breaks= seq(0,12,4)) +
  scale_y_discrete(expand = c(0.01, 0)) +
  scale_fill_viridis(name = "Hours", option = "C") +
  labs(title = "Duration of Sleep",
       subtitle = "Source: iPhone sleep cycle data (2014-2018)",
       x = "Time spent sleeping (hr)") + 
  theme_ridges(font_size = 13, grid = TRUE) + theme(axis.title.y = element_blank()) 

I then wanted to look at quality of sleep across the week but didn’t see an obvious trend.

df %>% 
  ggplot(aes(x = sleep_quality, y = day_of_week, fill = ..x..)) +
  geom_density_ridges_gradient(scale = 3) +
  scale_x_continuous(expand = c(0.01, 0)) +
  scale_y_discrete(expand = c(0.01, 0)) +
  scale_fill_viridis(name = "Quality of Sleep", option = "C") +
  labs(title = 'Quality of Sleep Each Day of the Week',
       subtitle = "Source: iPhone sleep cycle data (2014-2018)") +
  theme_ridges(font_size = 13, grid = TRUE) + theme(axis.title.y = element_blank())

One of the most interesting things that I saw was when I graphed my quality of sleep by year. 2014 was a rough time during my graduate school education and you can clearly see an improvement in my sleep quality after I joined a new lab in 2015. The crazy thing is that this is only sleep data and you can get a ton of interesting information from a phone app.

df %>% 
  ggplot(aes(x = sleep_quality, y = year, fill = ..x..)) +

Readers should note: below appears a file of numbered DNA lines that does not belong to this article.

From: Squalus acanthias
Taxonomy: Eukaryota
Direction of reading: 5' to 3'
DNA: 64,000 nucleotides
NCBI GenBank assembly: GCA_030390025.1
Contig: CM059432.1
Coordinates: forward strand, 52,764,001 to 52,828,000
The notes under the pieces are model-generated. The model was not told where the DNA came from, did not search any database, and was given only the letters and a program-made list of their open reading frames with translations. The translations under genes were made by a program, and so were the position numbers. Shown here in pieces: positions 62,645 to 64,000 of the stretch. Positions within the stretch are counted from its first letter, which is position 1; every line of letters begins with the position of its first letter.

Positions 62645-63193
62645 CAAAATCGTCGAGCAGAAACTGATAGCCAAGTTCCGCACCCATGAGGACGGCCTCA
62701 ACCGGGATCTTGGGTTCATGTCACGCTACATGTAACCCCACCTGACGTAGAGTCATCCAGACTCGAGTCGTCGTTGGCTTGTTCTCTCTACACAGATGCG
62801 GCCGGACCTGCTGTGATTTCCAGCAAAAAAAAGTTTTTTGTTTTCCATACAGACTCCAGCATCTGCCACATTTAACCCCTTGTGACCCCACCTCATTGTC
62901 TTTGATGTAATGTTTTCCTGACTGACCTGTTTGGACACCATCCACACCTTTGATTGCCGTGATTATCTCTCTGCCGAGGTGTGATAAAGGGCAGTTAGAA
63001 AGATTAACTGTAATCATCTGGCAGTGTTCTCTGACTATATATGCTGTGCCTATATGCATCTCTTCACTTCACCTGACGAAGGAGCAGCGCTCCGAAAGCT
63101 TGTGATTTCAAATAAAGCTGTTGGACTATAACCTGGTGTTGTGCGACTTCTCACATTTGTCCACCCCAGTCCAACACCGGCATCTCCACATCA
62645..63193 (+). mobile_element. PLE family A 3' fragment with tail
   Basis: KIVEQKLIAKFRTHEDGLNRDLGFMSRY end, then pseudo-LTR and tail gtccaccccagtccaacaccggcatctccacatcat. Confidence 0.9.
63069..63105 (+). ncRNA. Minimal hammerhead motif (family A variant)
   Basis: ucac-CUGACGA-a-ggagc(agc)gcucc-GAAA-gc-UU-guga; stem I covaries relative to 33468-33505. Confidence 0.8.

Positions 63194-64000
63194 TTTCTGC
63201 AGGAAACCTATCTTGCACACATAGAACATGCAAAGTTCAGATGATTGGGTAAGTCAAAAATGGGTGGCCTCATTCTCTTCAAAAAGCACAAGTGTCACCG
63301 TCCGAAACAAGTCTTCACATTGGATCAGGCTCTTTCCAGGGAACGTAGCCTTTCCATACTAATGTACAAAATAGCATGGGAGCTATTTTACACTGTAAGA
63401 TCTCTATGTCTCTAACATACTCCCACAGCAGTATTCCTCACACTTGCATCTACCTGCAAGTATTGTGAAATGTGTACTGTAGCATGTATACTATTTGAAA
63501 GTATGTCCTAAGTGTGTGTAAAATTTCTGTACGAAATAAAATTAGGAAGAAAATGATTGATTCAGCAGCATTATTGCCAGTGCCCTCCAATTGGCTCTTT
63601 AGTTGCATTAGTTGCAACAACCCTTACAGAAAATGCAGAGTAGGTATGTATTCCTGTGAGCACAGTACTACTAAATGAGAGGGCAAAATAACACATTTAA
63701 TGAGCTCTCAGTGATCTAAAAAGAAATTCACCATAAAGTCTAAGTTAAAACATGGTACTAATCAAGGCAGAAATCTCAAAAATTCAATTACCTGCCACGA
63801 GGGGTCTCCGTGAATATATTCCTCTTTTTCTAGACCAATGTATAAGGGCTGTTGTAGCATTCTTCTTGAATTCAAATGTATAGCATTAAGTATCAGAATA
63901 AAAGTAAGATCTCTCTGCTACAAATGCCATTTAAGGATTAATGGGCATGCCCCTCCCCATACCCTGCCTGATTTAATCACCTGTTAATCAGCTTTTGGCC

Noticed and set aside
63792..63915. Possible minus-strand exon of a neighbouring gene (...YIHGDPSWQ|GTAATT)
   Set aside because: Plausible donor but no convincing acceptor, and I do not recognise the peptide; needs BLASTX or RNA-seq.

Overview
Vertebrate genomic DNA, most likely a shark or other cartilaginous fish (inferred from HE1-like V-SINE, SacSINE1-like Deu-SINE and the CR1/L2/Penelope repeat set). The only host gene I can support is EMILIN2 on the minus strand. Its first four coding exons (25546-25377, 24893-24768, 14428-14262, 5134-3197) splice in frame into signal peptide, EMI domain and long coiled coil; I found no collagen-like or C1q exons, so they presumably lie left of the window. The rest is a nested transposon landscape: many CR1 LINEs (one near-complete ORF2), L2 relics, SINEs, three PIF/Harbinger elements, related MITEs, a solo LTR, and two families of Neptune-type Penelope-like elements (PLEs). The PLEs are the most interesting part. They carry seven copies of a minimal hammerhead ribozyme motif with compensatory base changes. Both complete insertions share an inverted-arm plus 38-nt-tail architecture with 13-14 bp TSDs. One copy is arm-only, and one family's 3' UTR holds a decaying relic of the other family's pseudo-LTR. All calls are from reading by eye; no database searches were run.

geom_density_ridges_gradient(scale = 3) +
  scale_x_continuous(expand = c(0.01, 0)) +
  scale_y_discrete(expand = c(0.01, 0)) +
  scale_fill_viridis(name = "Quality of Sleep", option = "C") +
  labs(title = "Quality of Sleep by Year",
       subtitle = "Source: iPhone sleep cycle data (2014-2018)",
       x = "Sleep Quality (%)") +
  theme_ridges(font_size = 13, grid = TRUE) + theme(axis.title.y = element_blank())

Here’s how I created the header of this blog post. I graphed bedtime across time and mapped the color to sleep duration and removed the axis to make it look more artistic.

p <- df %>% 
  ggplot(aes(x = Start, y = sleep_time, color = time_hr)) +
  geom_point(size = 3, alpha = 0.8) +
  scale_color_viridis(option="plasma") +
  guides(color = FALSE) +
  scale_y_continuous(expand = c(0,0))+
  theme_bw() +
    theme(axis.title.x=element_blank(),
        axis.text.x=element_blank(),
        axis.ticks.x=element_blank(),
        axis.title.y=element_blank(),
        axis.text.y=element_blank(),
        axis.ticks.y=element_blank())
p 

ggsave(here("static/img/headers",  "sleep.png"),
       height = 4, width = 7, units = "in", dpi = 600)

Notice how I use here within the ggsave function to specify which folder within the R project directory to save the file. This makes sure that the code will work on ANYONE’S computer regardless of where they put their folder!

So I hope you were able to learn something new from this blog post or hopefully be inspired to analyze an interesting dataset of your own. Feel free to comment or reach out if you have any questions or suggestions!

And one more thing

Be sure to get enough sleep!